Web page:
I can see it so clearly. A future where I’m not constantly wiping asses and carrying around a bag full of diapers and wipes. The vision is marvelous. I can almost touch the freedom and I’m eager to make it a reality.
So when my youngest started showing signs of potty training readiness I did a happy dance and Amazon’d all the necessary potty training paraphernalia. We started talking to her about how amazing it is to wear underwear and pee like a big girl and she was on board. And of course the bribery didn’t hurt either. She very quickly learned that a trip to the potty yielded lots of praise and treats in return and she maxed out the opportunities.
We were on a roll and I could sense the end of diapers was near. But one big, and I mean big, thing stood in our path to success.
Yup, the deuce. Poop. Number two. Chocolate delight. Whatever you call it, it was screwing my diaper-free fantasy up royally. My daughter refused to poop in the potty. Which for most kids is completely normal at the beginning of potty training. But after trying many methods to get her to overcome this hurdle it just wasn’t happening.
We continued on, hoping to master the skill of peeing while developing her turd-ometer as time went on. Surely at some point she would get tired of shitting herself, right? And to be honest, it really wasn’t a big deal in terms of clean up either as she almost always waited to drop her load during naps or bedtime when she had a pull-up on.
Progress was steady and I was even confident of being out in public with her for longer periods of time without worrying about an accident. And for anyone who has potty trained a child before, you know how big of an accomplishment that is.
And then we moved. And everything went to hell. Prior to the move she would go a few hours without an accident and would either tell us when she needed to go or would at least begrudgingly head to the potty when prompted. Now, she was piddling (puddling? Whatever, she pissed herself) often. I’m talking once every half hour. The accidents started small, barely enough to dampen her underwear.
I quickly familiarized myself with potty training regression to figure out how to quickly get her back on track. One of the key triggers in potty training regression is a recent life event or change. Like a move. Super. But, at least I knew what might be behind this backwards trend. So we reminded her of what she already learned and tried not to get upset with her (though we weren’t perfect) when she had an accident. But three weeks after being in the new house and things got worse, not better.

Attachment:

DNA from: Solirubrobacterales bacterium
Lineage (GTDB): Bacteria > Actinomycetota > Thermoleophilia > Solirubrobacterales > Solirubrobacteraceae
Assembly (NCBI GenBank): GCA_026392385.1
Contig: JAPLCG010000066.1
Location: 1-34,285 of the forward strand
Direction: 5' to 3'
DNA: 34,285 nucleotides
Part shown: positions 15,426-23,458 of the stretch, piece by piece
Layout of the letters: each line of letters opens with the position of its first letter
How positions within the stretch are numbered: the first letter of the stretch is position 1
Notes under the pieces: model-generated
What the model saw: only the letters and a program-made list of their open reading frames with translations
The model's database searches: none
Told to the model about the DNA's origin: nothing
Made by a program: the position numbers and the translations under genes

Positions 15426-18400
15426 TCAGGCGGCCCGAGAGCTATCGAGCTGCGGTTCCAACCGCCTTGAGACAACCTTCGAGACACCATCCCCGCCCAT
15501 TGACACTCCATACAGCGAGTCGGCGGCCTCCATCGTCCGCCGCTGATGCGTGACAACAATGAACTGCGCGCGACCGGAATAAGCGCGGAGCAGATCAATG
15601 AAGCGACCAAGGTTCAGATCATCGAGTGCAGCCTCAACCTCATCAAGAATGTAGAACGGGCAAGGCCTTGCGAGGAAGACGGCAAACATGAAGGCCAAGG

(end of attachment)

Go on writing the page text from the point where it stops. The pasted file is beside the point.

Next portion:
The accidents suddenly got larger and more frequent. And we also noticed that she wasn’t dropping deuces during nap times like she usually did. She was constipated and irritated. A bad combo for a 2 1/2 year old. I’ll spare you the details but we got her relief and hoped this would be a start to getting her back on track. But it wasn’t.
At this point everyone was exhausted and frustrated. My daughter started reacting to her accidents as if she knew she had done something wrong and was ashamed which broke my heart. I never want her to feel that way about potty training and it was at this point that I said fuck it. She’s going back in pull-ups full-time.
This was a big shift for me because I’m fully in the camp of once you put a child in underwear you don’t put them back in pull-ups because it’s confusing. And I still believe that. But clearly my daughter, who seemed ready earlier, is no longer ready to potty train. And I need to respect the signs she’s showing me and slow down.
My pediatrician’s office echoed my thought process and also warned me that I may get judged by others for this decision. And I might. But I just don’t care. No one knows our potty training journey but us. No one heard my daughter whimpering after having a large accident. No one can understand the thought process of a 2 1/2 year old who just had a major life event. No one can feel our sanity slipping as we try to make sense of the regression when everything seemed to be going so well.
So judge on if you must. But my daughter seems perfectly happy to once again have a saggy pull-up on as she explores and adjusts to her new home. And when she feels more comfortable and starts to ask to use the potty on her own again, I’ll gladly oblige.
But for now I’m grateful for a potty training reprieve. Because potty training is a bitch.
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